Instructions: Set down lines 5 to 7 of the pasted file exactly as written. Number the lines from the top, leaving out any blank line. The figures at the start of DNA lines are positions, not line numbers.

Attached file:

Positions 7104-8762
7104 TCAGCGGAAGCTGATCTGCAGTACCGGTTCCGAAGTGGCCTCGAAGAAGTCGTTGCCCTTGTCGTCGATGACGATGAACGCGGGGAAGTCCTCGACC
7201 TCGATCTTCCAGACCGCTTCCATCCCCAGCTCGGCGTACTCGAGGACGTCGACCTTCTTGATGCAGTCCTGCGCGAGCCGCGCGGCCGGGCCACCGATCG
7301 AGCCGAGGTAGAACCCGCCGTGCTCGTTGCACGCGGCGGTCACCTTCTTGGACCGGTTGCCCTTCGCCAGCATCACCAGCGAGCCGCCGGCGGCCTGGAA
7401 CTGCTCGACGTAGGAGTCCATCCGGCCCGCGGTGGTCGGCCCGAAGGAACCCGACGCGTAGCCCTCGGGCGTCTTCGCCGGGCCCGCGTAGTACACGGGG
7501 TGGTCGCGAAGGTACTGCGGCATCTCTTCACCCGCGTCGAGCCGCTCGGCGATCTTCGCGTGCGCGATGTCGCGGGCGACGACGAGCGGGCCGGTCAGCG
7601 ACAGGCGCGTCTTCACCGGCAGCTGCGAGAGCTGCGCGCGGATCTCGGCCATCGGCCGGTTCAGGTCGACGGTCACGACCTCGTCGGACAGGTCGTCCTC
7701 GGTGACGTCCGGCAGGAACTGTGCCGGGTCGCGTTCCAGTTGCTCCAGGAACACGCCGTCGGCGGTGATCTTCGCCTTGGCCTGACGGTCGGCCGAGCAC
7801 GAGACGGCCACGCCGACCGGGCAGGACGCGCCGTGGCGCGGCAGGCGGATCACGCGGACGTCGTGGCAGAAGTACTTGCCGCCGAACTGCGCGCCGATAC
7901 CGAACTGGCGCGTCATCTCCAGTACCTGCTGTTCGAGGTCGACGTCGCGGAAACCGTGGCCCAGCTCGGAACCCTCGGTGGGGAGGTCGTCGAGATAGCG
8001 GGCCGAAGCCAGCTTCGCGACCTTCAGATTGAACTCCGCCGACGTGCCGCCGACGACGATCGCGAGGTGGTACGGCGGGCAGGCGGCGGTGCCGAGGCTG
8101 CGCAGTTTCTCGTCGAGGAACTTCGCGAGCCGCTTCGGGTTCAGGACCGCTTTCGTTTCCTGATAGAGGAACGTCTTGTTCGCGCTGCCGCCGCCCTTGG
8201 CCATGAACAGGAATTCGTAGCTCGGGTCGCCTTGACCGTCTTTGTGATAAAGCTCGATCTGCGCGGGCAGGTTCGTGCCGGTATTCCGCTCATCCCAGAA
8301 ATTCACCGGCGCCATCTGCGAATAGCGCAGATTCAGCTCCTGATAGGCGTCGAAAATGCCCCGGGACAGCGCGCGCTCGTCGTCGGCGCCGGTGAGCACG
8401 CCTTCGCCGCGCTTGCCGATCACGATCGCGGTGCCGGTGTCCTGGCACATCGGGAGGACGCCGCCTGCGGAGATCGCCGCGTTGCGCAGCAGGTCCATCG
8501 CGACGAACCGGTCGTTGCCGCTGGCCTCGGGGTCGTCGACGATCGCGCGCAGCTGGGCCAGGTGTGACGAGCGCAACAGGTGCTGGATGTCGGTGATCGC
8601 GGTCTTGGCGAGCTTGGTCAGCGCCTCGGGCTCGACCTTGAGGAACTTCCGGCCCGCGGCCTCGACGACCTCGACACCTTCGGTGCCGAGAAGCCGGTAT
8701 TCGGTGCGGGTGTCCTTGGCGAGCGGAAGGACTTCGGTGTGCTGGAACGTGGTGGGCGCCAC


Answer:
7401 CTGCTCGACGTAGGAGTCCATCCGGCCCGCGGTGGTCGGCCCGAAGGAACCCGACGCGTAGCCCTCGGGCGTCTTCGCCGGGCCCGCGTAGTACACGGGG
7501 TGGTCGCGAAGGTACTGCGGCATCTCTTCACCCGCGTCGAGCCGCTCGGCGATCTTCGCGTGCGCGATGTCGCGGGCGACGACGAGCGGGCCGGTCAGCG
7601 ACAGGCGCGTCTTCACCGGCAGCTGCGAGAGCTGCGCGCGGATCTCGGCCATCGGCCGGTTCAGGTCGACGGTCACGACCTCGTCGGACAGGTCGTCCTC